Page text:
Tips on hunting the drought

The letter arrived the last week of June, and inside was the much-awaited blue license for the 2012 elk season. However, that application was made last winter, and now the conditions call for a change of plans.

But where do you go when it’s hot and dry and the weather shows no signs of changing between now and November?

During the past few years, when water was plentiful, big-game hunters got a bit spoiled. Camp out near a water hole? Forget it. No need to sit there when water was everywhere and the animals spread out across the map. This year, however, you’re going to have to relearn how to hunt.

“I’m a bit concerned about the dry conditions,” said Grand Junction taxidermist and longtime hunter Darryl Powell. “This lack of water and forage can affect antler growth and animal health.”

Drawing black powder elk and moose tags for Grand Mesa, Powell has several things going for him this fall. The moose tag is the only muzzleloader license available this year for the Grand Mesa herd, and it took Powell 15 years to get it.

Powell noted that most of the lakes on Grand Mesa still hold a lot of water from 2011, which makes conditions there far better than many other places. “It shouldn’t really change how I hunt,” Powell said. “But people hunting in drier areas like the Book Cliffs will have to find waterholes.”

It’s not a complete change for many hunters already familiar with scouting the dry country around the Western Slope. But that dry country is even drier this year, and animals are moving longer distances to find water.

Hunting success this year might depend on how adaptable you are. The summer’s hot, dry weather is expected to change where and when elk and deer herds feed and sleep. That means paying attention to where the best forage conditions are. And it may not be someplace you’re familiar with, which will force you to adapt just like the wildlife.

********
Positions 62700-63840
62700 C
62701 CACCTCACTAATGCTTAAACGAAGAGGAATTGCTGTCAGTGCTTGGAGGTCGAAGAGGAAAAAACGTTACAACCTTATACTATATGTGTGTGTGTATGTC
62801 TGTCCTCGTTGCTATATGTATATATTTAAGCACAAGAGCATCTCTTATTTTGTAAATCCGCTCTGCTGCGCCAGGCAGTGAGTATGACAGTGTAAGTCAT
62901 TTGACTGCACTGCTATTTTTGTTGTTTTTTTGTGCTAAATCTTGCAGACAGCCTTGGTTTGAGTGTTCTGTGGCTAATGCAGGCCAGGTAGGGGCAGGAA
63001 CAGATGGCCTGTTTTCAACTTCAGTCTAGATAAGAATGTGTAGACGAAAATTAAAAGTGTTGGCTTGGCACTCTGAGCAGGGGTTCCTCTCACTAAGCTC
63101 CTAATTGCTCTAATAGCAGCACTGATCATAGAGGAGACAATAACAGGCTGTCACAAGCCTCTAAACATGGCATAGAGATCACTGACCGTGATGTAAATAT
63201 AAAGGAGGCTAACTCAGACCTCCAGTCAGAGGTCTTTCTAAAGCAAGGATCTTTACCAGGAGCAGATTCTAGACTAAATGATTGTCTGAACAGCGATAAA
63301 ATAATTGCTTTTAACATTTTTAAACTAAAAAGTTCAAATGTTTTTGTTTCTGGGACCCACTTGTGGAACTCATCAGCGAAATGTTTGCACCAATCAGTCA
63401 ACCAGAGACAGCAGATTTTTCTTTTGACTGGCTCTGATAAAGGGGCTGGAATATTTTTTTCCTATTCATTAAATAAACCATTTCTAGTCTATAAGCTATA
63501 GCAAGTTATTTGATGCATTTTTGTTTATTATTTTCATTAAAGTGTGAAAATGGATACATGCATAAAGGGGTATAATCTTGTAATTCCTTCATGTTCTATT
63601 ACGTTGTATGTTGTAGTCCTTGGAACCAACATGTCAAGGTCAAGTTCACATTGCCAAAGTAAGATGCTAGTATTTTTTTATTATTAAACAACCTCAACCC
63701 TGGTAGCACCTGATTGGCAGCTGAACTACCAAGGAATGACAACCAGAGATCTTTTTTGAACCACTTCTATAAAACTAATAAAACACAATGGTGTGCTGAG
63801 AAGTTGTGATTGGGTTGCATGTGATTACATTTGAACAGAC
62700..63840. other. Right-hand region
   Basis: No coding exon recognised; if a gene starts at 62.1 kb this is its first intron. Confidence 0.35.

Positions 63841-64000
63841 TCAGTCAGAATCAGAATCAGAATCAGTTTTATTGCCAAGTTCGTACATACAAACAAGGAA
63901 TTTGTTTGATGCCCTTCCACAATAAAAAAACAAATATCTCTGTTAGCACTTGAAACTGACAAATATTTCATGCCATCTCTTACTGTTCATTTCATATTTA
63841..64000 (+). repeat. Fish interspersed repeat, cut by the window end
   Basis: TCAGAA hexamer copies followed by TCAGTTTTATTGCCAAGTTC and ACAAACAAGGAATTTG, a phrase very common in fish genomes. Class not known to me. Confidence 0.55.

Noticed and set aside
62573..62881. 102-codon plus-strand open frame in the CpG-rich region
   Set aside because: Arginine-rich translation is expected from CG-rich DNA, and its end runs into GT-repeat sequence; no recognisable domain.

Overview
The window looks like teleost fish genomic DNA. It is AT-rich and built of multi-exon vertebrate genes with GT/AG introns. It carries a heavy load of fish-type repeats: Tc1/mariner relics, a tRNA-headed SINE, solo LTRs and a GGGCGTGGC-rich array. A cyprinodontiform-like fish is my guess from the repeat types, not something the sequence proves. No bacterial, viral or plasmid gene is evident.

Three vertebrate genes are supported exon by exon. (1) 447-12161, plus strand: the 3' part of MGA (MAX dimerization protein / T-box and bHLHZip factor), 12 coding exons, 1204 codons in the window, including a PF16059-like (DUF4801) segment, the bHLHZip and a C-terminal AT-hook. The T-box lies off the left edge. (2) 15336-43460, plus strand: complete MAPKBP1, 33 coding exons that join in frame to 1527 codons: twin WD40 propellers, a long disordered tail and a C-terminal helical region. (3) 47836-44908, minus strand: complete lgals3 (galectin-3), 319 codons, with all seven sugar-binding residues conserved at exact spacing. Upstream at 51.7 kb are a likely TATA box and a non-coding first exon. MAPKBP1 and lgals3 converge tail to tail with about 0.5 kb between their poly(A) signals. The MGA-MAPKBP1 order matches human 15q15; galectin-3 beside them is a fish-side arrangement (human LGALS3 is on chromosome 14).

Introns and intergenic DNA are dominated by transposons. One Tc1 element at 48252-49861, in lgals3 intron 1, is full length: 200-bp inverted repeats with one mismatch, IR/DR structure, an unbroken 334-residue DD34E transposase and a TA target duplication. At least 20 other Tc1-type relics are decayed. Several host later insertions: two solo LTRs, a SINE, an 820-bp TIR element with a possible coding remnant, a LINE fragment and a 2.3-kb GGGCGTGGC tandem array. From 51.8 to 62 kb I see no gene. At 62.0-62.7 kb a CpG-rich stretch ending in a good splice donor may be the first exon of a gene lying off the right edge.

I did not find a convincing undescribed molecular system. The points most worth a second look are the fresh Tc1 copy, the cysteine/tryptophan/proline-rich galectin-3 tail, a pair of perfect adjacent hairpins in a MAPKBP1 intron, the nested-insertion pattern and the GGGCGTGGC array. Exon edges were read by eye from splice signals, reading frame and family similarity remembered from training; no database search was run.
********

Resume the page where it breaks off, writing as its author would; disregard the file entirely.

“As hunters, most of us are only able to see a snapshot of animal distribution resulting from forage conditions, hunting seasons and human activity,” said state big-game biologist Any Holland, of the Colorado Division of Parks and Wildlife. “That can make it challenging when things are different from what we’re used to.”

And this hunting season is shaping up to be very different from recent ones. Conditions heading into July were the hottest and driest in a decade, which means contending with 10 years of wetter season habits. Changing tactics, strategy and even hunting areas might determine whether you’ll put anything in the freezer.

Should the drought continue into the fall, look for a water source — whether it’s a spring, river or pond — someplace where forage can grow and animals can survive. Division of Parks and Wildlife biologist Brad Banulis encouraged hunters to scope out year-round water sources, especially perennial streams.

“There are perennial streams in our units where over-the-counter license are available, but these canyons can be extremely rugged,” Banulis said. “These are areas that elk use for escape cover but this year that may also be the most reliable water.”

Most places where you find water you’ll also find a food source. And one thing hasn’t changed: Wherever you find food and water, you’ll find elk.